What is Medicare Fraud?

Medicare fraud occurs when a hospital, nursing home, doctor's office, hospice care facility, ambulance service, pharmacy, rehabilitation center, or any other type of healthcare provider overbills Medicare.


Who can report Medicare fraud?

Medicare fraud whistleblowers are almost always healthcare professionals. They are commonly employed as hospital administrators, nurses, hospice or nursing home workers, ambulance drivers, pharmacists, or as any other type of healthcare professionals.

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Healthcare professionals may be entitled to a significant financial reward for becoming Medicare whistleblowers. Learn about receiving a financial reward for your information here.


Miami man sentenced to prison in "patient recruiter" Medicare fraud scheme
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On June 7, 2011, the US Department of Justice (DOJ) issued a press release indicating that a Miami man was sentenced to 77 months in prison for his participation in a $9 million Medicare fraud scheme in Detroit, Michigan.
The man, Reynel Betancourt, 51, had pleaded guilty on March 29, 2011 to two conspiracy charges: one count of conspiracy to commit health care fraud and another of money laundering conspiracy.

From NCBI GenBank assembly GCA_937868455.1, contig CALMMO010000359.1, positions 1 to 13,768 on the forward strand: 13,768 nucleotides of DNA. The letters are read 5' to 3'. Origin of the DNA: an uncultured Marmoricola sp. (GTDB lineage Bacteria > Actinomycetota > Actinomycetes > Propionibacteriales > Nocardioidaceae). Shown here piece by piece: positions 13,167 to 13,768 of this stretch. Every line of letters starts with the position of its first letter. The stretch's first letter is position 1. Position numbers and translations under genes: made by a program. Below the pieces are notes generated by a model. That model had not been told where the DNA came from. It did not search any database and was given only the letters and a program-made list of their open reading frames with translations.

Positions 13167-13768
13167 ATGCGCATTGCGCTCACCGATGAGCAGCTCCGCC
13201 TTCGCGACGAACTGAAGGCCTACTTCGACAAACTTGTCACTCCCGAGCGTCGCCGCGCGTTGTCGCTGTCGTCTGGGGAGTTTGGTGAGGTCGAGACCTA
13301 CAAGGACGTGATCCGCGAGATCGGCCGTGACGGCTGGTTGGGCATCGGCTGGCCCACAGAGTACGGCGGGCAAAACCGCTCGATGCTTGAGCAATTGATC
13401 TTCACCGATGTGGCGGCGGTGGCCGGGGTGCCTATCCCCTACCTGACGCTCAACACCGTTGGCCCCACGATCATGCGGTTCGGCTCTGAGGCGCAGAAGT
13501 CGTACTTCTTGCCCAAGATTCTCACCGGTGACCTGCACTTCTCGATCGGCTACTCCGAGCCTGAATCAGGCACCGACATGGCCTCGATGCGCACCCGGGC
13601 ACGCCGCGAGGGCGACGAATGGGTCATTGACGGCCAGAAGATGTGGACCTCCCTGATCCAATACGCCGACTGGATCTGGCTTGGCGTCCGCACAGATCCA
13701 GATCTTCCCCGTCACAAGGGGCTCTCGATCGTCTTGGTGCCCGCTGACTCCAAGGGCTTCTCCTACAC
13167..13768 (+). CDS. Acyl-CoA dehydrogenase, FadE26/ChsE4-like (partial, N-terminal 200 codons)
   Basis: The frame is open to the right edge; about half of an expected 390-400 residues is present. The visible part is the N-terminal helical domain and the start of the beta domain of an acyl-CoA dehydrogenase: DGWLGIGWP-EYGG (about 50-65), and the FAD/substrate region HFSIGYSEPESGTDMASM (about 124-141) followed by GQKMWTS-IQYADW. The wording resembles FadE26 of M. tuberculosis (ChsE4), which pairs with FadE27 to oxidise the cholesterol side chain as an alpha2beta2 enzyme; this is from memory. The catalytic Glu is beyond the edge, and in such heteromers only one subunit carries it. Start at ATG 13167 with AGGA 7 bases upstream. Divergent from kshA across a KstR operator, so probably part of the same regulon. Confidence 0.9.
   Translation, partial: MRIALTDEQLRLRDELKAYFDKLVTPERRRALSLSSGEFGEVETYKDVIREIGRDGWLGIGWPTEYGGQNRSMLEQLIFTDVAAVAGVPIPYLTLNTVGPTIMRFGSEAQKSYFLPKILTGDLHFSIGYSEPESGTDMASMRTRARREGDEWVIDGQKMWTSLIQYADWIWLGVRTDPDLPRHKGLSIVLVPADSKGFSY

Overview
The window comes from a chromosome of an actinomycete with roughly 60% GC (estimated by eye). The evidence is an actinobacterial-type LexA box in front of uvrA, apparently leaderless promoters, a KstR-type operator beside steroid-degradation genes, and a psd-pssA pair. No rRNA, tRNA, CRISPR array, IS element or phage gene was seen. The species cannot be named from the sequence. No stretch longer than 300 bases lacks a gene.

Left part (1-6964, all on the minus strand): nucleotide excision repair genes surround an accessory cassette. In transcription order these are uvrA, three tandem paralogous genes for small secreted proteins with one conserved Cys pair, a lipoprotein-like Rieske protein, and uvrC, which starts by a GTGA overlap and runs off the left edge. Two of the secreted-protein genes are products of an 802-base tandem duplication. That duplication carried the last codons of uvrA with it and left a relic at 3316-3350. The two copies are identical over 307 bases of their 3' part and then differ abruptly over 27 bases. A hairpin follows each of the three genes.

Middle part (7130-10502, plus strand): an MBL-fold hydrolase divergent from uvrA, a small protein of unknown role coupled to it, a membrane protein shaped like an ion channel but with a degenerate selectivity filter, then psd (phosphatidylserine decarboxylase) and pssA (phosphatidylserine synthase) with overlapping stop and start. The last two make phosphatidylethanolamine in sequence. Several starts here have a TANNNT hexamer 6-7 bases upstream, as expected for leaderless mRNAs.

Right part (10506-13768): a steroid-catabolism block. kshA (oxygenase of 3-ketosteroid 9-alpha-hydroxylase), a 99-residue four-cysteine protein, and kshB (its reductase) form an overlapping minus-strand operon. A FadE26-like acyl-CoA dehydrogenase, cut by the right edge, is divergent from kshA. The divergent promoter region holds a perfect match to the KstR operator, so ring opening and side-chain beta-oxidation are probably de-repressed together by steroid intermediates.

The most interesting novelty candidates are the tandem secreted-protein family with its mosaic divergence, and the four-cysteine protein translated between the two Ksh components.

The presiding judge, US District Judge Cecilia M. Altonaga of the Southern District of Florida, also piled on additional punishment: three years of supervised release upon finishing his prison term and payment of $6 million in restitution, along with his co-defendants.

Betancourt originally faced an indictment in the Eastern District of Michigan. However, after his arrest in Miami, he agreed to have his case tried in the Southern District of Florida for his plea and sentencing.

According to plea documents, beginning in March, 2006, he entered into a business arrangement with Dearborn Medical Rehabilitation Center (DMRC) owner to recruit patients for the facility. The center purported to provide infusion and injection therapy services for Medicare patients.

Betancourt said he paid patients to sign documents claiming they had received special medications and injection therapy services which they never received.

DMRC then billed Medicare for more than $9 million in treatments, which were neither medically necessary nor provided. To cover up his involvement, Betancourt admitted he laundered the Medicare fraud proceeds through two fake companies he created solely for that purpose.

The case’s success can be attributed to the joint work of the FBI and the Health and Human Services-Office of Inspector General, as part of the Medicare Fraud Strike Force.

The Force has had great success since its 2007 inception: in nine locations, the operations have charged more than 1,000 defendants who fraudulently billed Medicare for more than $2.3 billion.

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